Sri Lanka completed 19.4% of UNHRC commitments – Verite

Sri Lanka completed 19.4% of UNHRC commitments – Verite

Sri Lanka completed 19.4% of UNHRC commitments – Verite

Written by Staff Writer

12 Sep, 2023 | 1:22 pm

Sri Lanka has completed 19.4% of the measures it committed to implement under the United Nations Human Rights Council (UNHRC) resolution 30/1 as of end-August 2023, according to the UNHRC Monitor published by Verité Research.

However, 61.1% of the commitments in the resolution – which was co-sponsored by Sri Lanka – have seen ‘poor’ or ‘no’ progress, eight years since it was adopted in October 2015.

The ‘UNHRC Monitor’ of Verité Research is the first and only monitor of its kind which objectively tracks the implementation of Resolution 30/1. 

Resolution 30/1 contained 36 distinct actionable commitments. Of these commitments, 7 (19.4%) are classified in the UNHRC Monitor as ‘complete’, 7 as ‘partial progress’ (19.4%), 18 as ‘poor progress’ (50%), and 4 as ‘no progress’ (11.1%).

These commitments fall into five broad thematic categories: rights and rule of law (15 commitments), transitional justice and reconciliation (9), security and demilitarization (7), international engagement (3) and power sharing (2).

The seven completed commitments are: (1) engage in broad transitional justice processes; (2) establish the Office on Missing Persons; (3) establish the Office for Reparations; (4) sign and ratify the International Convention for the Protection of All Persons from Enforced Disappearances; (5) criminalise enforced disappearances; (6) continue engagement between the Government of Sri Lanka and the OHCHR; and (7) cooperate with special procedure mandate holders.

There are seven commitments that remain partially fulfilled, including: (1) publish previous presidential commission reports and (2) issue Certificates of Absence to families of missing persons.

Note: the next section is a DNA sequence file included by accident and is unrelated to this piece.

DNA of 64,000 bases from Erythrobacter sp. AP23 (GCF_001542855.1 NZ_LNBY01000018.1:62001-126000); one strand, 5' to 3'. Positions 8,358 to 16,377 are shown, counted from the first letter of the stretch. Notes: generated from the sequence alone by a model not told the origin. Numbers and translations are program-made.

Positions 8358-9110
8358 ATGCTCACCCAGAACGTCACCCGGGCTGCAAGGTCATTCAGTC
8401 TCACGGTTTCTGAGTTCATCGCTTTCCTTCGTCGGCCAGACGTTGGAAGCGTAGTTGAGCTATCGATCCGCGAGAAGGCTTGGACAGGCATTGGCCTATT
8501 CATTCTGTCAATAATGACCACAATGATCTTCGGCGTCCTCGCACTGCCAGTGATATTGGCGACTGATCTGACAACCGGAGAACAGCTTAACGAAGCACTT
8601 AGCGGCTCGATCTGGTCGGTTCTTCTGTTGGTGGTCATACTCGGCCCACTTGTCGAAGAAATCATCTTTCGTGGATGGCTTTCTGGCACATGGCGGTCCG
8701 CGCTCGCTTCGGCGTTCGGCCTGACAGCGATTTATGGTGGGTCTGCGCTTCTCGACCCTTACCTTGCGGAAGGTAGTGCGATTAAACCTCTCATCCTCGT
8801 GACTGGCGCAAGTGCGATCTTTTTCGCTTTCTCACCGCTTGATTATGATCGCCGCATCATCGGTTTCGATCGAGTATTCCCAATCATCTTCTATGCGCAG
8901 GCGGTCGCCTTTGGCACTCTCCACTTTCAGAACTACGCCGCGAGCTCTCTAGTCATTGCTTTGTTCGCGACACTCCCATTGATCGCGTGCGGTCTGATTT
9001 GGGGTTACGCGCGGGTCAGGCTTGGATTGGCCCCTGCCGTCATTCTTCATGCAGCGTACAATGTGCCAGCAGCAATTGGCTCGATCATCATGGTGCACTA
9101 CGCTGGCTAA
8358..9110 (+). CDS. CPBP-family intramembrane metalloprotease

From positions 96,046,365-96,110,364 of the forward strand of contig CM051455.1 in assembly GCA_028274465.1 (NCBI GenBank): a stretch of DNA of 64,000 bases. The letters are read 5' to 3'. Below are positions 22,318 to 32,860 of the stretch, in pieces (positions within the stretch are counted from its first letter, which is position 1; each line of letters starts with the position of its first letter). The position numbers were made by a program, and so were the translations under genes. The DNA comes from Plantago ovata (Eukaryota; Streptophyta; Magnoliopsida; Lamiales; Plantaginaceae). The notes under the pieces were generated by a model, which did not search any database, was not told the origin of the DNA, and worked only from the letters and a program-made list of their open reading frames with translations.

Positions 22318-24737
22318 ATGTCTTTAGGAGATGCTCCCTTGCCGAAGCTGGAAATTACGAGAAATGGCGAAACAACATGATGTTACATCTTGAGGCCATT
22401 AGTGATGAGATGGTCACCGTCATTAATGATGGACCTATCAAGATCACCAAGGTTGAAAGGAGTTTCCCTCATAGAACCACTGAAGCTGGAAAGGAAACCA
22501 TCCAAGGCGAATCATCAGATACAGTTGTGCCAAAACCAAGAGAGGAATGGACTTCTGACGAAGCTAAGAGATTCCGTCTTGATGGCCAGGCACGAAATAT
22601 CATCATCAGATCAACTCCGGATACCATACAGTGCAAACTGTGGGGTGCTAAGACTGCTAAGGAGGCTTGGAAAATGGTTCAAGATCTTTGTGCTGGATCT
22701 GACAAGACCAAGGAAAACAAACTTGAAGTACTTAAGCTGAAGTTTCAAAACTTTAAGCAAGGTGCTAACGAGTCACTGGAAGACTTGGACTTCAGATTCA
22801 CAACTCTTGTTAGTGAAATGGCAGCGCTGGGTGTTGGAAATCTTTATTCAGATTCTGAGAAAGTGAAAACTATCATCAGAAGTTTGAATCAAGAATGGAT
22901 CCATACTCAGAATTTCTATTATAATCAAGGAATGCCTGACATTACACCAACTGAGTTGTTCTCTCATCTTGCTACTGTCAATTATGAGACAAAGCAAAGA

Some of the key commitments which remain at ‘poor progress’ since 2015 are: (1) restore normality to civilian life; (2) investigate attacks on journalists, human rights defenders, religious minorities, and civil society; (3) hold perpetrators of these attacks to account; and (4) prevent such attacks in the future.

The commitments to set up a judicial mechanism with a special counsel and foreign participation, to investigate violation of human rights and international humanitarian law has remained at ‘no progress’ since February 2018. Since 2015, successive governments have also not made any progress on the commitment to review the Public Security Ordinance.

At the 34th UNHRC session held in March 2017, the Sri Lankan government co-sponsored resolution 34/1 – which reaffirmed the Resolution 30/1 commitments. At the 40th session in March 2019, the government co-sponsored Resolution 40/1, which also reaffirmed its commitments to reconciliation envisaged in Resolution 30/1.

However, in February 2020, the Sri Lankan government informed the Office of the High Commissioner for Human Rights (OHCHR) of its decision to withdraw from co-sponsorship of Resolution 40/1 of 2019, and its preceding resolutions 34/1 of March 2017, and 30/1 of October 2015.

Verité Research has released analyses of progress in fulfilling the commitments in Resolution 30/1 in June 2016, March 2017, February 2018, March 2019, February 2020, February 2021, March 2022, February 2023 and August 2023. 

Source: Verite Research

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